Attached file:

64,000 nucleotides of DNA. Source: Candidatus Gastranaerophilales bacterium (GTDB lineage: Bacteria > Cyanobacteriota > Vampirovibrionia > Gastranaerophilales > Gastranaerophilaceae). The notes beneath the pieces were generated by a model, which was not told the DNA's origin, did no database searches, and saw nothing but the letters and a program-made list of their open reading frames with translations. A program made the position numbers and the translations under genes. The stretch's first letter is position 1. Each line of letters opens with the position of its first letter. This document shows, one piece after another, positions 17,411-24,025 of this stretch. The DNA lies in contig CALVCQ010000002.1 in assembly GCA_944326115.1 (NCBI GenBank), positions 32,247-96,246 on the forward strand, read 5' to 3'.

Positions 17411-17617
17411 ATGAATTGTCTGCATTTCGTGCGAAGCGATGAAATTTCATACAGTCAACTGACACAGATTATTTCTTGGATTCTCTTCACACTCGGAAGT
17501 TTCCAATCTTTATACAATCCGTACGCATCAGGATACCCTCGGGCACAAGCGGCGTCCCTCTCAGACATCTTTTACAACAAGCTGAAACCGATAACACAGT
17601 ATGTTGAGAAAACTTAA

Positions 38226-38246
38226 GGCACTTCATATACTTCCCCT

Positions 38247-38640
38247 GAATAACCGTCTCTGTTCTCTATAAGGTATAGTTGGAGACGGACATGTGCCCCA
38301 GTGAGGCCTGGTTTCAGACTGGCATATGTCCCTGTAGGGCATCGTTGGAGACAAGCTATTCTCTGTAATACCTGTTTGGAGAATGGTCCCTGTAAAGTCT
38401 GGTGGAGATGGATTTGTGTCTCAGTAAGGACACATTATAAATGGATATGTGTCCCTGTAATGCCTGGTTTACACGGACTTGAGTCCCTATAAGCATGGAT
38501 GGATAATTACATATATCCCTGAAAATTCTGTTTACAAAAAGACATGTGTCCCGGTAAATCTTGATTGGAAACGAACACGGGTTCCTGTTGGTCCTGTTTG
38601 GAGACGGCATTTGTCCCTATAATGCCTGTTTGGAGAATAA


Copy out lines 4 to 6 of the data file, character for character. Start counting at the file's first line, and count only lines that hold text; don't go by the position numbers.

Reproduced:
17501 TTCCAATCTTTATACAATCCGTACGCATCAGGATACCCTCGGGCACAAGCGGCGTCCCTCTCAGACATCTTTTACAACAAGCTGAAACCGATAACACAGT
17601 ATGTTGAGAAAACTTAA

Positions 38226-38246